2010 Influentials

Surviving the Great Recession of 2009 was a feat in itself for most retailers, but thriving during the worst economic condition in generations was a modern marvel. Despite the adverse conditions, retailers with strong business models and healthy balance sheets moved ahead with bold and innovative programs to seize new opportunities or leapfrog weakened competitors. Driving successful programs like these are savvy, high-level executives who make significant contributions to the success of their companies and raise the bar for the industry as a whole. These executives have helped create and implement important strategic initiatives that have earned them the respect of their corporate colleagues and peers throughout the industry.

This year's 10 RIS Influentials, chosen by the editors of RIS from more than 40 nominations, include executives from the discount vertical, online pure plays, department stores, sporting goods and apparel. Their areas of chief responsibility range from technology to supply chain and merchandising to marketing. One thing they all have in common is a drive to make their companies succeed combined with a track record of success.

Scott Zucker
Vice President of Merchandise Operations, Family Dollar
  • Headquarters: Matthews, NC
  • Number of Stores: 6,665
  • Sales: $7.4 Billion
  • Vertical: Discount

Scott Zucker is responsible for designing, implementing and maintaining critical support functions essential to meeting Family Dollar's vision of "being the best small-format convenience and value retailer serving the needs of families in our neighborhoods." This includes: lifecycle pricing, space planning, vendor/item management, category management and analysis, merchandise/assortment planning, and merchandise initiatives. In order to deliver a more compelling and relevant shopping experience for its customers, Scott Zucker and his team most recently designed a comprehensive solution framework anchored around the SAS Integrated Merchandise Planning Suite which includes SAS Merchandise Financial Planning and SAS Merchandise Assortment Planning. In addition to the technical challenges involved with a program of this size and scope, Zucker and his team made significant enhancements to the organization (roles/responsibilities, performance metrics) as well as redesigning most of the core business processes. Before joining Family Dollar in 2006, Zucker was a management consultant at BearingPoint and prior to that worked as a buyer at Belk.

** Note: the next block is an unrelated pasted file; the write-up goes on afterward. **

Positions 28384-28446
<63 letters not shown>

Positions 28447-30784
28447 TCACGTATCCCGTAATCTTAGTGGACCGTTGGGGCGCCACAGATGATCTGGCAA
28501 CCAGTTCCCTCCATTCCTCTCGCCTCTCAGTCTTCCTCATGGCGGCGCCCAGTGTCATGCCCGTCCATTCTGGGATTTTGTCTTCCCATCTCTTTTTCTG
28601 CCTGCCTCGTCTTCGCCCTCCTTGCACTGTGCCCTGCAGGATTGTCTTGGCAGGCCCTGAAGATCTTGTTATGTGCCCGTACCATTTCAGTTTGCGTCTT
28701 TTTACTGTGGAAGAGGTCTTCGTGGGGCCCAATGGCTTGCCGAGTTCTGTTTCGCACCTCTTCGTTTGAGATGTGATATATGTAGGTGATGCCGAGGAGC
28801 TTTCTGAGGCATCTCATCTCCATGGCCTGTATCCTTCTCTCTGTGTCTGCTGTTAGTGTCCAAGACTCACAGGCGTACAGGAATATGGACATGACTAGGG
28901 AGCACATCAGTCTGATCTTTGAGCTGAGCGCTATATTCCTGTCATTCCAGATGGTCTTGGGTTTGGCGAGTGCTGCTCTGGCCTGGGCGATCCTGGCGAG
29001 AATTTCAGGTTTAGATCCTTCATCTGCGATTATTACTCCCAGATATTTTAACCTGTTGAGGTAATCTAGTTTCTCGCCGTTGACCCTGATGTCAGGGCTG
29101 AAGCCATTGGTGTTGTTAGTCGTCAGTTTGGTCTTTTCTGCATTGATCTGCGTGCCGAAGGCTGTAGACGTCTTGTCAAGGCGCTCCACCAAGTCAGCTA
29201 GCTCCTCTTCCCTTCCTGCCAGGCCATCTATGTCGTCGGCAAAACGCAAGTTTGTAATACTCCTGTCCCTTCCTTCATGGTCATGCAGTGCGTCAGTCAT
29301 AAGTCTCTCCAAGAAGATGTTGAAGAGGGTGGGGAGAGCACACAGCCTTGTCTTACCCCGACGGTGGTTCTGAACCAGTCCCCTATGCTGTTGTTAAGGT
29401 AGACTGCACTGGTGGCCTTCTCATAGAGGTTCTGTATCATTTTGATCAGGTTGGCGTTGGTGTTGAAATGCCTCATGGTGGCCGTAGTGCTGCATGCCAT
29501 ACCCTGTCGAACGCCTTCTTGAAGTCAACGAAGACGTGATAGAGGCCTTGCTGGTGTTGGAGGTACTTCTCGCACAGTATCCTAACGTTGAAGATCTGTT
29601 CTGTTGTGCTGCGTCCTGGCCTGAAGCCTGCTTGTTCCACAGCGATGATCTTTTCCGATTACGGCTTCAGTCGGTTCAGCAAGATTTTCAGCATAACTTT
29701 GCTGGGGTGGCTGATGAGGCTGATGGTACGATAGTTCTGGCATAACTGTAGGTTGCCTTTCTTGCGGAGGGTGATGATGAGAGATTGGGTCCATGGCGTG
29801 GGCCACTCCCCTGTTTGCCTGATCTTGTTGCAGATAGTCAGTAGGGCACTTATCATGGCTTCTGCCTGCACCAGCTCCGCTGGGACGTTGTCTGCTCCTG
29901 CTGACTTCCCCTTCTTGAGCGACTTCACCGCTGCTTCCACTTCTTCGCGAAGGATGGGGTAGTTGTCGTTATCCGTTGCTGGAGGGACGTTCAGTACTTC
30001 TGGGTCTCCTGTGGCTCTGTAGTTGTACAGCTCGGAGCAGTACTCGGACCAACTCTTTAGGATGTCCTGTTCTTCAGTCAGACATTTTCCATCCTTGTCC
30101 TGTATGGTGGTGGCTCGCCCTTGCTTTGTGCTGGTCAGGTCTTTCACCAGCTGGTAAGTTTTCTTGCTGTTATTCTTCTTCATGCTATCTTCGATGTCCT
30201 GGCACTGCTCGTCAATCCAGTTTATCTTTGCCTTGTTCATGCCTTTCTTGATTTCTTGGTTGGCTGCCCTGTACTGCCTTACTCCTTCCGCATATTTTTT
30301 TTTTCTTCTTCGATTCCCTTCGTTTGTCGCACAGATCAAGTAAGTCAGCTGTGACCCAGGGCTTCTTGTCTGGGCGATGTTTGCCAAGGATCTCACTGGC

Steve Bozzo
  • Headquarters: Carle Place, NY
  • Number of Stores: 100
  • Sales: $714 Million
  • Vertical: Specialty

1-800-Flowers.com is well known for helping customers fulfill their gift giving needs for any occasion and has dominated the gifting sector for more than 30 years. After 1-800-Flowers.com acquired a multitude of gift brands, the retailer was faced with the daunting challenge of consolidating its brands onto a single Web platform. At the helm of the initiative was Steve Bozzo, who conducted a detailed analysis to find a homogeneous state-of-the-art platform that would enhance the customer experience. Bozzo and his team chose IBM's WebSphere Commerce platform, which today manages peak traffic during its busy gift-giving seasons and boosts sales and customer loyalty through better business practices. The system also is used to quickly introduce new products, marketing promotions and special offers as well as support its latest Web 2.0 technology. Other major IT projects underway at the company where Bozzo will lead the charge include expanding the company's footprint in mobile commerce, plans for migrating 1,100 servers on IBM's PSeries, and an initiative known as "Perfect Order Every Time," better known as "POET," which combines Web and phone technology as well as business intelligence. According to Bozzo, the company continues to focus on "improving the customer experience with respect to making sure that customers have a perfect order every time."  

Jim Calo

Chief Supply Chain Officer, Under Armour

  • Headquarters: Baltimore, MD
  • Number of Stores: 36 factory houses, 4 specialty stores
  • Sales: $856.4 Million
  • Vertical: Apparel

Under Armour, which is known for its innovation in textiles, has posted steady double-digit increases across its entire line of product offerings including men's, women's and youth apparel. In a span of 13 years, the Baltimore, Maryland-based company has transformed itself from a virtually unknown entity established in a basement into a global brand worn by professional athletes on playing fields around the globe. As Under Armour's business boomed, Jim Calo and his team recognized that its warehouse management system was no longer able to scale to its business needs.